Speaking to Channel One from custody in Ukraine, Mr. Osmayev described the group’s mission: “Our goal was to go to Moscow and try to kill Prime Minister Putin. … Our deadline was after the Russian presidential election.”
Both of Mr. Osmayev’s hands were bandaged, and his face was covered in green dots from an antiseptic used to treat his cuts.
He said he wouldn’t have become a suicide bomber, but the other Chechen who was killed in the accidental explosion might have agreed. Mr. Osmayev added they considered using powerful military mines that would have made a suicide mission unnecessary.
He claimed responsibility for a January 2011 suicide bombing at Moscow’s Domodedovo Airport that killed 37 people and injured more than 180. He also had warned that many more such attacks would follow if Russia did not allow the Caucasus to become an independent Islamic state governed by Sharia law.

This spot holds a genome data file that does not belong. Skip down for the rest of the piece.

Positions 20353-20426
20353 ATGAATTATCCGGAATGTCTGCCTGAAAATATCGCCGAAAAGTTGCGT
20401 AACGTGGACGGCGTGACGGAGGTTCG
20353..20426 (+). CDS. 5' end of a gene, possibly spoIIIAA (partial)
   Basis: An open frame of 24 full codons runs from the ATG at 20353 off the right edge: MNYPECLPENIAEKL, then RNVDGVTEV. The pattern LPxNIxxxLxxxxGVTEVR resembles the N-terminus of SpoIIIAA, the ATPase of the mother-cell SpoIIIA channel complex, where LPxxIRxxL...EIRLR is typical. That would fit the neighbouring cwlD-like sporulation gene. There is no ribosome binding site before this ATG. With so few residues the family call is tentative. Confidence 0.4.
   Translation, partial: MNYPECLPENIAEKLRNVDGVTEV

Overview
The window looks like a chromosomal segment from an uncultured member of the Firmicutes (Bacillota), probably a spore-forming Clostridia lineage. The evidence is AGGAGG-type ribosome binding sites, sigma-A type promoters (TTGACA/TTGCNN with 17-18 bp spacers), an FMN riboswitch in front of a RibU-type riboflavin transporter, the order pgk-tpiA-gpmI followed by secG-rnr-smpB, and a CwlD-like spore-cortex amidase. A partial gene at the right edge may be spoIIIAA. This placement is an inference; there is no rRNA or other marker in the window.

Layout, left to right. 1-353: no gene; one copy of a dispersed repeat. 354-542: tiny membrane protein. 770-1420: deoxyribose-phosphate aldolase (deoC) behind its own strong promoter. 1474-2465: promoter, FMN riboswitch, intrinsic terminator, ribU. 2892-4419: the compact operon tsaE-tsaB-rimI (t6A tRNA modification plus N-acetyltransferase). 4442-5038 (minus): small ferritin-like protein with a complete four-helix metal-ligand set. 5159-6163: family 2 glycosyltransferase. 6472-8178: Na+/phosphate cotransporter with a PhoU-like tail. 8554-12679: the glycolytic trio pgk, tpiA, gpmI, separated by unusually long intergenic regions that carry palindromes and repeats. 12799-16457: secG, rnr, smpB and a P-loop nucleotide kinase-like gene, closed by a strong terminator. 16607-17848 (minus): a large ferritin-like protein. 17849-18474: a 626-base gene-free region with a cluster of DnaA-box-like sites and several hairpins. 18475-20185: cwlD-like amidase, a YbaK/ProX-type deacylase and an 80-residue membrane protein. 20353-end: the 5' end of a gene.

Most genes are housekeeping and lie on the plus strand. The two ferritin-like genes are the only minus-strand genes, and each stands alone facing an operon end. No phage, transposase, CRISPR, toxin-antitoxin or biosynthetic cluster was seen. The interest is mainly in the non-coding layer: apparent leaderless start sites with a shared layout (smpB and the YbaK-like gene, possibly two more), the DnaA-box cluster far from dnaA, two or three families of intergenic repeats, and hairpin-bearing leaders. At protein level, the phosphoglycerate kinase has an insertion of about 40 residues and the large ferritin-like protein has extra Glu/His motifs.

Mr. Umarov also claimed responsibility for the double-suicide bombing of Moscow’s subway in March 2010 that killed 40 people.
He is seen more as an ideological than a military figure, as many militant cells operate autonomously and shun centralized command.
In response to Russia’s opposition protests, Mr. Umarov issued a statement this month ordering his men to avoid hitting civilian targets, saying that civilians should be spared because they have risen up against Mr. Putin.
Channel One said Mr. Osmayev had led the investigators to a cache of explosives near a Moscow avenue that Mr. Putin uses to travel between his office and a suburban residence. A Russian security officer told the television station that the suspects also had videos of Mr. Putin‘s convoy taken from different angles to prepare for the attack.
Mr. Pyanzin, who also confessed on film, was shown saying the group was to sabotage economic facilities and then try to kill Mr. Putin.